Thursday, March 1, 2012
Two provisions seek to regulate what is generally termed day labor. One provision makes it unlawful for an occupant of a motor vehicle that is stopped on a street,roadway, or highway and is impeding traffic to attempt to hire a person for work at another location. Another provides that it is unlawful for a person to enter a motor vehicle in order to be hired if the vehicle is stopped on a street, roadway, or highway and is impeding traffic.
In Friendly House v. Whiting, Judge Susan Bolton has just ruled on a renewed motion for preliminary injunction against both these provisions, reasoning that the plaintiffs were likely to prevail on the merits of the First Amendment challenge to the provisions.
Judge Bolton rejected the plaintiffs' contention that the SB1070 provisions were not commercial speech, agreeing with Arizona that the regulated speech did little more than propose a commercial transaction and thus the lesser standard governing commercial speech should apply . Nevertheless, applying the Central Hudson test, Cent. Hudson Gas & Elec. Corp. v. Pub. Serv. Comm’n of N.Y., 447 U.S. 557 (1980), as slightly modified with regard to the last prong when there is content discrimination as in last term's case of Sorrell v. IMS Health, Inc., Judge Bolton held that the provisions were unconstitutional.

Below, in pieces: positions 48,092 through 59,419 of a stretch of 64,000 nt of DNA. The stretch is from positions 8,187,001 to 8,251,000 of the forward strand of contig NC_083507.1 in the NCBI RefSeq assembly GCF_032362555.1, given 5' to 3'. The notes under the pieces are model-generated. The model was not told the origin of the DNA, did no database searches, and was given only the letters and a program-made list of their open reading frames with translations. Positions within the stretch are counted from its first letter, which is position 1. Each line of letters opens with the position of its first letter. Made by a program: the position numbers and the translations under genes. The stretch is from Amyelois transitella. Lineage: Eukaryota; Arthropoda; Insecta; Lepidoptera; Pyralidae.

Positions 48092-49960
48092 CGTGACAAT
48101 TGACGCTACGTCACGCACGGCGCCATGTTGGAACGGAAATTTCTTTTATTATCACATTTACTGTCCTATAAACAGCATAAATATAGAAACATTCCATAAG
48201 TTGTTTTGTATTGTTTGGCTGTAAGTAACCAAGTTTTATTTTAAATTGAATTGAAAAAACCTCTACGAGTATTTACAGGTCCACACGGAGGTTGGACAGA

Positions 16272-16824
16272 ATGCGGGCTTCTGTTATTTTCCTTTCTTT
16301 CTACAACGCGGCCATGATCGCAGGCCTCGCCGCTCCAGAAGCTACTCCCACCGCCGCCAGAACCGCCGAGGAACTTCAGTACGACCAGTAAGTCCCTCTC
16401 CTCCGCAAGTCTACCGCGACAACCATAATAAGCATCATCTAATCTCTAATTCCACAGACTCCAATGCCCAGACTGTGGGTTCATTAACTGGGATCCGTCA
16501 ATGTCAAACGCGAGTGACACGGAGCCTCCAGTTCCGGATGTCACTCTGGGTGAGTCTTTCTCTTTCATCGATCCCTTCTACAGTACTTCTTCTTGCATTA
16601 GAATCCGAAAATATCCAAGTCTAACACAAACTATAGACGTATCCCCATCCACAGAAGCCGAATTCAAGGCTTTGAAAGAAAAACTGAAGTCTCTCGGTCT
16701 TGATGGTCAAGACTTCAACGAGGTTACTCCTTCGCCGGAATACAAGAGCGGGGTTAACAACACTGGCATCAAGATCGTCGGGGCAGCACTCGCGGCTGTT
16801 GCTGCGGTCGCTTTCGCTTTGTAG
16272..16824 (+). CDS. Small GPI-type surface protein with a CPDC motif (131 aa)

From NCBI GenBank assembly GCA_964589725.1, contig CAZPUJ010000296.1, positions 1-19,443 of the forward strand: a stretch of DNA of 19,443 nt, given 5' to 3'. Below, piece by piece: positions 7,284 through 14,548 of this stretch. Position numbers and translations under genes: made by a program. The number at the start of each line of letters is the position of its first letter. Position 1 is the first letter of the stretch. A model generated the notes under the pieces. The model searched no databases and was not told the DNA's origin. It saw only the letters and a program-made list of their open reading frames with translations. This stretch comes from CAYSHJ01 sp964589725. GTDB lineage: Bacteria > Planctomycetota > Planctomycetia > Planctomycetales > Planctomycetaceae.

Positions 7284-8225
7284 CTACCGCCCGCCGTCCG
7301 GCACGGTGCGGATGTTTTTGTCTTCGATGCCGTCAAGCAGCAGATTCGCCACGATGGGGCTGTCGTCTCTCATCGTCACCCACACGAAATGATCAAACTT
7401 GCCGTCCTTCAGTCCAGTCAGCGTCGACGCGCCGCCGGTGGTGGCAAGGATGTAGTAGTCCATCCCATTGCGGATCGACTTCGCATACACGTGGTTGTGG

On Central Hudson's threshold prong - - - that the communication is neither misleading nor related to unlawful activity - - - Bolton focused on the communication itself, rejecting Arizona's contention that "impeding traffic" was unlawful activity and thus the First Amendment did not apply. She noted that Arizona did not (and could not) argue that day labor itself was unlawful.
On Central Hudson's government interest prong, Judge Bolton found that the interest of traffic safety easily met the standard of a substantial interest. With more difficulty, Bolton also found that the restriction directly advanced the substantial interest of safety, even though the ban was content-based and thus "by logical extension underinclusive to some degree."
It was Central Hudson's final prong, especially as modified by Sorrell, that proved fatal to the SB1070 provisions. Central Hudson provides that the regulation "must not be more extensive than is necessary to serve that interest," while makes clear that the law must not seek "to suppress a disfavored message."
Judge Bolton reasoned that there were less burdensome means in the pre-existing traffic regulations, and also noted that "S.B. 1070 contains a purposes clause" stating that the intent of the Act "is to make attrition through enforcement the public policy of all state and local government agencies in Arizona” and that “[t]he provisions of this act are intended to work together to discourage and deter the unlawful entry and presence of aliens and economic activity by persons unlawfully present in the United States.” Importantly, she reasoned, "nowhere does it state that a purpose of the statutes and statutory revisions is to enhance traffic safety." Thus, because the provisions "were created as part of a package of statutes and revisions aimed at perceived problems related to unlawful immigration" weighs against a finding that the provisions are “drawn to” address a traffic problem.
In weighing the standards for a preliminary injunction other than likelihood to prevail on the merits, Judge Bolton found the balance of equities and the public interest were in favor of injunctive relief.
Thus, the day labor solicitation provisions join the other provisions that have been held unconstitutional, and will most likely also provoke extended litigation.
[image: "Street Art" by Kotzian via]